with his mishandling of a wrongful death lawsuit arising from the death of his
client’s husband. He was privately reproved and agreed to submit his
client’s legal malpractice claim to binding arbitration. She obtained
an award of more than $21,000 and Laden had two years to make the payments.
When he did not meet his restitution requirements, Laden was given a 30-day
suspension and placed on probation, with requirements that he pay the client
almost $10,000. He was late with 19 of 27 payments. He also submitted seven
of nine quarterly probation reports late.
Although Laden admitted that many of his payments and quarterly reports were
late, he said he did not have the funds to make timely payments.
In mitigation, Laden made a good faith effort to make restitution when he was
able, he was current with his obligations at the time of the bar hearing, and
he performed community service.
JACK H. KAUFMAN JR. [#57450], 56, of San Clemente was suspended for
five years, stayed, placed on five years of probation with an actual two-and-a-half
year suspension, and was ordered to make restitution, prove his rehabilitation,
take the MPRE and comply with rule 955. The order took effect Aug. 7, 2004.
Kaufman stipulated to misconduct in two matters.
He represented a client’s daughter, who was trustee of her father’s
trust. At one point, Kaufman acknowledged that he had overbilled the trust and
been overpaid more than $29,000. However, he did not refund the fees, contending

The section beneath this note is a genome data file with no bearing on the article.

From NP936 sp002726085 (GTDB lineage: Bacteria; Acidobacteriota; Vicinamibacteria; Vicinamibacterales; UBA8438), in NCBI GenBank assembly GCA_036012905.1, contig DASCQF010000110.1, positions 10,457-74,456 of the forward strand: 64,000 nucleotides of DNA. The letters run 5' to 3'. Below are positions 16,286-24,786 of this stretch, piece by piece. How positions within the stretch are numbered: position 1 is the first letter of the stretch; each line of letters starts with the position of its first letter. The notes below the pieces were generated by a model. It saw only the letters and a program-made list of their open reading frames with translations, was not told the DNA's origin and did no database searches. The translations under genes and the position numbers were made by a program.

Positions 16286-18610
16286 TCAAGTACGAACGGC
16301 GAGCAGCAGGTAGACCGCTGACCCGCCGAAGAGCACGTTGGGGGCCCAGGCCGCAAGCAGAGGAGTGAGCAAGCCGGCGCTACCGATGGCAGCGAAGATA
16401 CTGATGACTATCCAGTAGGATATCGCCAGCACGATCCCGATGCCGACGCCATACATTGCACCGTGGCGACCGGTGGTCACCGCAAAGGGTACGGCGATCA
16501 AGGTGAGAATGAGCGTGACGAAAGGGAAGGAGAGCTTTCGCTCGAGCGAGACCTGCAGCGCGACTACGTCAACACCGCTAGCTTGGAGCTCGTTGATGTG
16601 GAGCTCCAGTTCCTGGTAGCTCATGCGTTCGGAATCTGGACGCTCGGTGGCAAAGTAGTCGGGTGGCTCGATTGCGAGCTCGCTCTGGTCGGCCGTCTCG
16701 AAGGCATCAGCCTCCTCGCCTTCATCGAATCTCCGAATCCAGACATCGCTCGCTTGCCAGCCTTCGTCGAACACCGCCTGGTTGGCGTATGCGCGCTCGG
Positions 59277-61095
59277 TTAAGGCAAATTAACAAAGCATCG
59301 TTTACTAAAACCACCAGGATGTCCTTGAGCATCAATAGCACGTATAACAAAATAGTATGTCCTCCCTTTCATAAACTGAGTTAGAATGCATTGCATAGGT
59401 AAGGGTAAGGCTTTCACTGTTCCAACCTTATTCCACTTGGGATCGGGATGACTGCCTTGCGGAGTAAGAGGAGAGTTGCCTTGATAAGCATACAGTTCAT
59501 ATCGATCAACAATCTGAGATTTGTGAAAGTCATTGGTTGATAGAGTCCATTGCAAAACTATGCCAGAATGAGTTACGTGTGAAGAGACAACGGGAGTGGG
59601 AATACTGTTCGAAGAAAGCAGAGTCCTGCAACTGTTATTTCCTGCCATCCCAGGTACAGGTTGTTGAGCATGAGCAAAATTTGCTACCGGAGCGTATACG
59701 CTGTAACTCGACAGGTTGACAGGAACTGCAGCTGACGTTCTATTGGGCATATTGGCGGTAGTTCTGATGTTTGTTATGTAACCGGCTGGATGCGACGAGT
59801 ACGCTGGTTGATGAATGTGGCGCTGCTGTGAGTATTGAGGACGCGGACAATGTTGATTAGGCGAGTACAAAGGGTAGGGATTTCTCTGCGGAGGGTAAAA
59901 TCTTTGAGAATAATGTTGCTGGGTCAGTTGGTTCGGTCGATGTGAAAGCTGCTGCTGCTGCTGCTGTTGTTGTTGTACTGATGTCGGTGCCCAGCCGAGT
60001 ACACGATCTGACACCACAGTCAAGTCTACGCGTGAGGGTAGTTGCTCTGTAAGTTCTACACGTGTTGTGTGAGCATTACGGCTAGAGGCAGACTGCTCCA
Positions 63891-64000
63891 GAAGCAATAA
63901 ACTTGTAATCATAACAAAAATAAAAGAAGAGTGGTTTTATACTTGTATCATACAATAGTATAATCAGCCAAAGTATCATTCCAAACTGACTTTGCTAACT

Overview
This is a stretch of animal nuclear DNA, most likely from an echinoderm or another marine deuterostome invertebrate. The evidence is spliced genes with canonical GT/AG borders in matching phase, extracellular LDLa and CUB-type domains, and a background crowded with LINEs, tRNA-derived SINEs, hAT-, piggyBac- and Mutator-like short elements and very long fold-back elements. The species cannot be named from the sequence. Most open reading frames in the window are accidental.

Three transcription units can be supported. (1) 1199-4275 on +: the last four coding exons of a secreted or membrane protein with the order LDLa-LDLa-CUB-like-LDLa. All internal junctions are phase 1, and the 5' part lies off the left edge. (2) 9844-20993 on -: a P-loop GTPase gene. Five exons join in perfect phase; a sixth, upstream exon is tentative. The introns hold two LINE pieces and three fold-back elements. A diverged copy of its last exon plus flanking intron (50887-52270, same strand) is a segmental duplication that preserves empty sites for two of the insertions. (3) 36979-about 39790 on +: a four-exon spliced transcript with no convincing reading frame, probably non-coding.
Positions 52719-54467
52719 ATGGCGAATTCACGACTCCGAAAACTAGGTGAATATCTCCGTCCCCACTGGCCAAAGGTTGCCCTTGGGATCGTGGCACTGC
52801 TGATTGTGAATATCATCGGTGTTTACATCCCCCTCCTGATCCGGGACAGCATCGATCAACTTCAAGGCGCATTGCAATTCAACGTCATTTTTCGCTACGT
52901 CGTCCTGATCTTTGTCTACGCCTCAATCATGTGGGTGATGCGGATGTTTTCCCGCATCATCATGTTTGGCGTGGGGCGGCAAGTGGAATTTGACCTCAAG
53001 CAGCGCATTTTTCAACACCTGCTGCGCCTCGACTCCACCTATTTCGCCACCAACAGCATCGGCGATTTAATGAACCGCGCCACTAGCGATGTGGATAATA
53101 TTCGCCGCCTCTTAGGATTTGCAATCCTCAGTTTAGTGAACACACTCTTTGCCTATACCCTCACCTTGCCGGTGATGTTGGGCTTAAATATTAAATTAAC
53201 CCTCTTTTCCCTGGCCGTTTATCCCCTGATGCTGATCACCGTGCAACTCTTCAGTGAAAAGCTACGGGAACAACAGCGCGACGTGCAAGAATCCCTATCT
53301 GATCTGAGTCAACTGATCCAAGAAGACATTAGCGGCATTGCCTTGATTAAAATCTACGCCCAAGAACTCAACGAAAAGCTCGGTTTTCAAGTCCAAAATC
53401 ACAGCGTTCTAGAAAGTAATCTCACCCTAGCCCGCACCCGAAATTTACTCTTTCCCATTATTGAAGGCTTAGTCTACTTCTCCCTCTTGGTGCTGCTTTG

that he believed they were earned in the two months between the discovery of
the error, his withdrawal from the case and the client’s demand for the
He stipulated that he failed to refund unearned fees.
In the second matter, he stipulated that he practiced law while suspended.
When he filed a rule 955 affidavit with the Supreme Court, he indicated that
he did not represent any clients in pending litigation, when in fact he was
representing clients in an arbitration proceeding. He did not inform his clients
or any of the parties to the arbitration about his suspension.
He also stipulated that he disobeyed a court order and committed acts of moral
Kaufman has been disciplined three times. In 1996, he was convicted of writing
a bad check; in 1998, he was disciplined for multiple instances of unauthorized
practice; and the underlying discipline in the current matter was imposed in
2001 for unauthorized practice.
In mitigation, Kaufman contends he was unaware of a billing error until 2003
and he agreed to settle the case with his former client immediately.